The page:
Last year's bicentennial of the Constitution prompted countless pages of misty-eyed praise and celebration. We can expect more of the same next year for the bicentennial of the Bill of Rights.

But before we offer the Framers yet another toast we should look at the results of their handiwork and give serious consideration to convening a new constitutional convention.The United States today has the highest crime rate of any industrial society, a homeless crisis, an unparalleled illegal drug problem and a perpetually unbalanced budget.

Now wait a minute, you say, how can we blame all of this on men who lived 200 years ago? Aren't we the ones who got into this mess? Aren't we all to blame?

Absolutely. And that's the problem. Our Constitution doesn't allow us to hold anyone, political leader or branch of government, accountable.

Try taking the president to task for the crime problem or infant mortality, and he'll say those are local or state concerns. Make your mayor or city council answer for the same mess and they'll wail the problem is national in scope.

Everyone blames someone else.

And why not? The Constitution not only allows and encourages them to do it, it has all of us handcuffed.

The Constitution makes an irrational division of responsibilities between federal and state; executive; legislative and judicial. It misallocates resources and responsibilities. For example, taxing powers go to the federal government, police power to the states.

Moreover, it forces politicians to engage in perpetual, expensive campaigns, making them hostages to special interests and PACs. And the Constitution enshrines arcane procedural roadblocks that allow special-interest groups to push for the veto of any decisive action.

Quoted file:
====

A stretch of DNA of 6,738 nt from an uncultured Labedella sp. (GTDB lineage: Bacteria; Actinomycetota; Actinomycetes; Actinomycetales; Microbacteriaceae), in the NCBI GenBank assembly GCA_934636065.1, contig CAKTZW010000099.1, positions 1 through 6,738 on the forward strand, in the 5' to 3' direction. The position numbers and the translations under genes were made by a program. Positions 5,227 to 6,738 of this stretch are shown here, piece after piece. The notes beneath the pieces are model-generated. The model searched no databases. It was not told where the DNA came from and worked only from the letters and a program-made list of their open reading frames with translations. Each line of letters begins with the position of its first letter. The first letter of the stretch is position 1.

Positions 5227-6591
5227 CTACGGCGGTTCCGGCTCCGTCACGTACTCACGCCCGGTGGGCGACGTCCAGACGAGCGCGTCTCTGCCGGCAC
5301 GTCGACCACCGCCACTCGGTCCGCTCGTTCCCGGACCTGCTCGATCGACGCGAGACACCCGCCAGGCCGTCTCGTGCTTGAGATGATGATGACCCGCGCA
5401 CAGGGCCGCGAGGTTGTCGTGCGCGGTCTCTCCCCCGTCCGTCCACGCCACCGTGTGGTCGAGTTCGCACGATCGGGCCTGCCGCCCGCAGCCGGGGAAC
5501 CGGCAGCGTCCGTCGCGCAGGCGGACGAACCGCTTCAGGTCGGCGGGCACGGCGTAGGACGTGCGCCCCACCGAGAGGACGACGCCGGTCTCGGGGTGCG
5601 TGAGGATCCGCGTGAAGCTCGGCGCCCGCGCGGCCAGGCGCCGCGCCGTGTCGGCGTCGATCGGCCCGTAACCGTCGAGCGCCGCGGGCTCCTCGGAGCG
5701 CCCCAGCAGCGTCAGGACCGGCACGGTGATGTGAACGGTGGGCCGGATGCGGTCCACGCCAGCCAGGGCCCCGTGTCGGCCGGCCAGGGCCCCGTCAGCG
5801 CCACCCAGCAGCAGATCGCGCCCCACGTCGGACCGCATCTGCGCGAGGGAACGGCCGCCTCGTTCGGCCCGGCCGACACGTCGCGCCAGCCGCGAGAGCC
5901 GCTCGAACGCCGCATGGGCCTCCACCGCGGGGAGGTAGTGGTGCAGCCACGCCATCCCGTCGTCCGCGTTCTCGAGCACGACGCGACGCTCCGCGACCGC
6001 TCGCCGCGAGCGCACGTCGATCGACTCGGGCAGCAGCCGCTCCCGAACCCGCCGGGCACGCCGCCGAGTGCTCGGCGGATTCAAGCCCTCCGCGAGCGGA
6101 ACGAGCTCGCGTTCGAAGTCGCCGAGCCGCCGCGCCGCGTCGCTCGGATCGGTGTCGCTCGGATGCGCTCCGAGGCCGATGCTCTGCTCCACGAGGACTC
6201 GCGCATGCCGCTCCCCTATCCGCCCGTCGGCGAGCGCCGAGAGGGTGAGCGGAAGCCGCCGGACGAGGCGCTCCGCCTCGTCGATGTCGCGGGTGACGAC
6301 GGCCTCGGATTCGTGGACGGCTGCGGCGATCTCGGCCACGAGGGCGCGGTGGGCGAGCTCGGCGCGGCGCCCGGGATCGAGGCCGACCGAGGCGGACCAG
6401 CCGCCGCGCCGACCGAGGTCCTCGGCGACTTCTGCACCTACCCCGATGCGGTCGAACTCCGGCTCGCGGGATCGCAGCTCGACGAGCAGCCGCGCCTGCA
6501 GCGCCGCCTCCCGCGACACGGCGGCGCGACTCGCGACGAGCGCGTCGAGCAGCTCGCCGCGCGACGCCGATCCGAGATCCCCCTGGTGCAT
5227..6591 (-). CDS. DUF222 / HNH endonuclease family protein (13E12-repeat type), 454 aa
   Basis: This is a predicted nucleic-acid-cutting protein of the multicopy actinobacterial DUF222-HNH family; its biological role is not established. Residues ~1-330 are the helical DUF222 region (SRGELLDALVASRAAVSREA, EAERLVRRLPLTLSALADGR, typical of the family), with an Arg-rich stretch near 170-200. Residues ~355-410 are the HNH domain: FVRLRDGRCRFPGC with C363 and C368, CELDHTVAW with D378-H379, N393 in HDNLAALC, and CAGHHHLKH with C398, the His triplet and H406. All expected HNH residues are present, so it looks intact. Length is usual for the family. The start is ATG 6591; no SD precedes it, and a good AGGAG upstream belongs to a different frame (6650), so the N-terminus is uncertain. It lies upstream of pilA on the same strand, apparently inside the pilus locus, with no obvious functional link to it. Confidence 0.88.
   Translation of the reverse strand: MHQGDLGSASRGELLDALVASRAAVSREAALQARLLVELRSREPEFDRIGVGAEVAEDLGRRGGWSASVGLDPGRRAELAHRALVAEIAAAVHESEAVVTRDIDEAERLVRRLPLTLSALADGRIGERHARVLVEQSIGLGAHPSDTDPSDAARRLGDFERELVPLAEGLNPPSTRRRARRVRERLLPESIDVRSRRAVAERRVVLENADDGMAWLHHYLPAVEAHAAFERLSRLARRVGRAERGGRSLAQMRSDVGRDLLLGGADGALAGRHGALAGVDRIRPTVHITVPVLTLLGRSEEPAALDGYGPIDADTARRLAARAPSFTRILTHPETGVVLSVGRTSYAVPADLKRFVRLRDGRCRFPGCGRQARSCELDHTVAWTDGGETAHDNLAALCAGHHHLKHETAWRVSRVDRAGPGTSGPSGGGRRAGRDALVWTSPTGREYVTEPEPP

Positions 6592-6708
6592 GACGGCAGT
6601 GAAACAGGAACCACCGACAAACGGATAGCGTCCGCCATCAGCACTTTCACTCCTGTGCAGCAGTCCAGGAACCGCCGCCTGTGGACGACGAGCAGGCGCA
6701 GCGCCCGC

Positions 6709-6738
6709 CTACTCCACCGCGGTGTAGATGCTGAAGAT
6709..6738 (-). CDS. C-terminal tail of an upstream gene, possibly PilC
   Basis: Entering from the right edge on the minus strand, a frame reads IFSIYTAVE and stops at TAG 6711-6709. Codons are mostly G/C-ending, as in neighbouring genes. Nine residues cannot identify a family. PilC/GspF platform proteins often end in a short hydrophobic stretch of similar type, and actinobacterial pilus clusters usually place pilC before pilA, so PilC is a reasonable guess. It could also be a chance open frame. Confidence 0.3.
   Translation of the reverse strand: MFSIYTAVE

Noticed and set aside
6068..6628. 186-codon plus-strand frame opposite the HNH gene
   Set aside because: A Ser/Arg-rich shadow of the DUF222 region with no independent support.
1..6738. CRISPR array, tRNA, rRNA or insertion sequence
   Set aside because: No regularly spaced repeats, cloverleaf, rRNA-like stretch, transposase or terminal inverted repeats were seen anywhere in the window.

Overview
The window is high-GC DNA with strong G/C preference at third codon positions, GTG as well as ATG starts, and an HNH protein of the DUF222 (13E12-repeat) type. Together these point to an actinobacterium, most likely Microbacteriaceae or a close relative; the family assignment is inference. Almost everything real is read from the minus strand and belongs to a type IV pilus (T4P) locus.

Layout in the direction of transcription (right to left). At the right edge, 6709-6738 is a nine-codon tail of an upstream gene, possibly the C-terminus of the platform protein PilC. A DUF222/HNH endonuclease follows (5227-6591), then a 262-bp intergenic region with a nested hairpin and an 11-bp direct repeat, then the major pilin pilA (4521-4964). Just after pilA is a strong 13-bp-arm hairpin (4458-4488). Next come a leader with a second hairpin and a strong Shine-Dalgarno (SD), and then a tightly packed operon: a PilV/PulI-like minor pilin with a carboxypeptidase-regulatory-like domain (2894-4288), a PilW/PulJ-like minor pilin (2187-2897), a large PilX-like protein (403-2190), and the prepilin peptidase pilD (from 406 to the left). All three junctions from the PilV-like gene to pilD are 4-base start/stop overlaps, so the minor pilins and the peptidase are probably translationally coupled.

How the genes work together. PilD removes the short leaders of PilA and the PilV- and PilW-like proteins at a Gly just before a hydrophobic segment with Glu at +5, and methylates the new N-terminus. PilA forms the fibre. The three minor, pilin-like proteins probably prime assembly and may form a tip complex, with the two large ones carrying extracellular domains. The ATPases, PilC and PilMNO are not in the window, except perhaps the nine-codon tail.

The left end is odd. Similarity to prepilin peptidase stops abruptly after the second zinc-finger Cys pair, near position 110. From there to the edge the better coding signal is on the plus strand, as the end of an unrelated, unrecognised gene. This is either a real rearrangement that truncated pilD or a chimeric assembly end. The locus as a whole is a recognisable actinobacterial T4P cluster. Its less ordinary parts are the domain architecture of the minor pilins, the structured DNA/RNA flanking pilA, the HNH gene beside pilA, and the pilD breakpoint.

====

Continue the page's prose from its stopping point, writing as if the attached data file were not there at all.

Can't we fix these problems without rewriting the Constitution? Well, we've tried. Intelligent, hard-working congressmen have recognized the problems and exhausted themselves on them for years without success.

Can we start fooling around with the Constitution, though? Isn't it the only bulwark of our freedom, the only safety net between us and despotism? Hardly.

The Framers created the largest republic in the history of mankind. They designed a system that would both protect civil liberties and deal effectively with the massive economic and social dislocations left behind by the Revolutionary War and the Continental Congress. And they succeeded beyond their wildest dreams.

But their handiwork is suffering from terminal arteriosclerosis. Just because our Founding Fathers were inspired doesn't mean we have to worship their 18th century mechanism until it strangles us.

Just 14 years after they conceived the Continental Congress the Framers saw its problems and scrapped it. After 201 years let's have the courage to follow their example.